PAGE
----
a. Having their soil tested.

b. Amending the soil according the best knowledge bases we presently have.

c. Growing crops in both mineral-amended and non-amended soil, with all other
fertilizers and treatments being the same.

d. Keeping records and testing Brix levels for comparison.

e. Sending crop samples to the lab to be tested for 11 mineral nutrients, using a procedure that gives results directly comparable to the USDA nutrient charts, and can also be directly correlated to the soil reports that measured the same mineral nutrients.

f. Sharing these results with the other members of the group.

Because it is all volunteer and paid for out of pocket, the data we have to work with so far is limited, but what is important is that we are doing the work, and as far as we can tell, we are the only ones on the planet doing this simple, much needed testing

This is exciting, inspiring, and original science and that makes it fun. However, we are running up against our personal limits. The volunteer growers don't have the money to pay out of pocket for the hundreds of tests that need to be done in order to come up with solid, useful, scientifically valid findings. We could use some help.

We don't need millions of dollars. $100,000 would pay for a thousand soil tests and a thousand crop analyses, and still leave a little left over for other expenses. We would prefer to get that funding from ordinary people like us who see the importance of the work rather than applying for government or foundation money. We would like this to remain a project by the people, for the people.

If this project interests you, and you would like to see it succeed and share in the knowledge yourself, please consider making a donation. $25 will pay for a soil analysis; $55 will pay for a crop nutrient analysis. All donations will go toward making this project a success, and we will share our findings and our data with all who make a donation, no matter how large or small.

If you would like to help fund the High Brix Project and be on our email list to receive regular updates as well as share in the knowledge we gather, please click on the donation button below.

Those who donate $100 or more will be sent an e-book version of The Ideal Soil Handbook by Michael Astera via email ($29.95 retail).

All who donate will have access to our data as well as our findings on:

1. The best soil mineral balance, organic matter level, and fertilizers for growing the most nutritious crops.

2. Which varieties of which crops have the highest nutrient levels.

3. What relationship there is between soil minerals and fertility, crop mineral and nutrient content, and Brix readings.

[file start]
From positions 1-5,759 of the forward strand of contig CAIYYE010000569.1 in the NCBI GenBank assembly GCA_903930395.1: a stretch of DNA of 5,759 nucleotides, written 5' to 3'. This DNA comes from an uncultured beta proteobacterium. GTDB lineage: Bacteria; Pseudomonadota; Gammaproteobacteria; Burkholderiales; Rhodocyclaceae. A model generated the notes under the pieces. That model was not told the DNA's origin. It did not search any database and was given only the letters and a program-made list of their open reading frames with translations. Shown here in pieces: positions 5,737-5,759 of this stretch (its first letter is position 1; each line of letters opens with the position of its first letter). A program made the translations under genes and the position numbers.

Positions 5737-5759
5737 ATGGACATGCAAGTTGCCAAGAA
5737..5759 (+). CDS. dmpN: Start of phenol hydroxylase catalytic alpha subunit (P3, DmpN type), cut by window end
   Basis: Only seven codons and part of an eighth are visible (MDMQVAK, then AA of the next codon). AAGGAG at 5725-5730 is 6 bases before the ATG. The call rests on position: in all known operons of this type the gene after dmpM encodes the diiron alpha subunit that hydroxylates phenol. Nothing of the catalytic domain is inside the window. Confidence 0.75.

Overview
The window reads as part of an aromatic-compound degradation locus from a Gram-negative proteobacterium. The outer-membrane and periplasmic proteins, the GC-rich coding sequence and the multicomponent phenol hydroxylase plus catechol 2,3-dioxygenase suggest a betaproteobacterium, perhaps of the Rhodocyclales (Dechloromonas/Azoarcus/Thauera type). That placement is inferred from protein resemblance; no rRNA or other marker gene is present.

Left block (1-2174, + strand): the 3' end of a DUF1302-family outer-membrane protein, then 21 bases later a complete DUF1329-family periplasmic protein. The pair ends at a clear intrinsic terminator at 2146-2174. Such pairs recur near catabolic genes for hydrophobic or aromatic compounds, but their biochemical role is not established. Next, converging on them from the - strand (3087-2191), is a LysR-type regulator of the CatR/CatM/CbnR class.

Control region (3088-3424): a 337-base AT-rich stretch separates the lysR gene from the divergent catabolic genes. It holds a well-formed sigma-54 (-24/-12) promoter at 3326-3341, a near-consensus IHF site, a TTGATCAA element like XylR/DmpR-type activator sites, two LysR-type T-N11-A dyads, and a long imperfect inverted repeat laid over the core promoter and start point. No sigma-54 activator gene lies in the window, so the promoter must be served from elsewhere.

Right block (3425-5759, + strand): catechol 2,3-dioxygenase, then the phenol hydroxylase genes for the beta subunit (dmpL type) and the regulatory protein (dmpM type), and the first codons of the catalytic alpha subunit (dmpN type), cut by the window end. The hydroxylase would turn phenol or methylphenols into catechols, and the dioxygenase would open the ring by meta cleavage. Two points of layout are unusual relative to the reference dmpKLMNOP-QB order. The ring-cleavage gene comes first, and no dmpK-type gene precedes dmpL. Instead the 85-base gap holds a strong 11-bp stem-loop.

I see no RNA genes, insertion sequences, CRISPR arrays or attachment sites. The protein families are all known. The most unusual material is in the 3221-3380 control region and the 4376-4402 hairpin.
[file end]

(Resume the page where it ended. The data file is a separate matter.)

And anything else of value that we discover with your help.

Any donation of any size is greatly appreciated.

Nutrient Dense Project

Fruit and Vegetable Nutrient Comparisons

Below is a chart comparing the minerals in the beets mentioned above to the USDA average for beets in their latest collection of data. This is just a teaser; we have lots more good data like this that will be posted to this site soon, and more coming all the time. Along with comparison tables like the one below we will also be posting the original soil tests and how the soils were amended to achieve these results.

Crop tested: Beets
(Beet "Detroit Dark Red, Morse's Strain" Ferry Morse Seed Co)

Location: Minnesota USA
Testing Laboratory:
Test: Nitric Acid Digest, ICP/MS
Test Date: December 21, 2010
Brix of Crop: 11 (12 is excellent)

Nutrient (or other) USDA Avg This Sample Difference Difference
A B B A= %
Protein grams (N x 6.25) 1.61g 4.70g +3.1g +193
Water (moisture %) 87.58% 83.70% -3.88% -4.4
mg/100g mg/100g mg/100g
Calcium Ca 16 165 +149 +931
Iron Fe 0.80 0.75 -0.05 -6
>Magnesium Mg 23 51 +28 +122
Phosphorus P 40 71 +31 +77
Potassium K 325 663 +338 +104
Sodium Na 78 n/a
Zinc Zn 0.35 0.88 +0.53 +151
Copper Cu 0.075 0.18 +0.10 +140
Manganese Mn 0.329 0.43 +0.10 +31
Boron n/a 0.14

It's harvest time in the northern half of planet Earth, and crops are ripening in our research gardens. In the Southern Hemisphere, soils have been amended and early spring crops are being planted. If you can, please make a donation so we can get these crops tested and share what we learn with you.

Thanks in advance-

Michael Astera

NEW! September 15, 2011. We have uploaded some of our growers' results, comparing them to USDA average nutrient levels:

Beets, Hawaii

Beets, Minnesota

Brussels Sprouts, Maine

Okra, Maryland

Lots more results coming soon.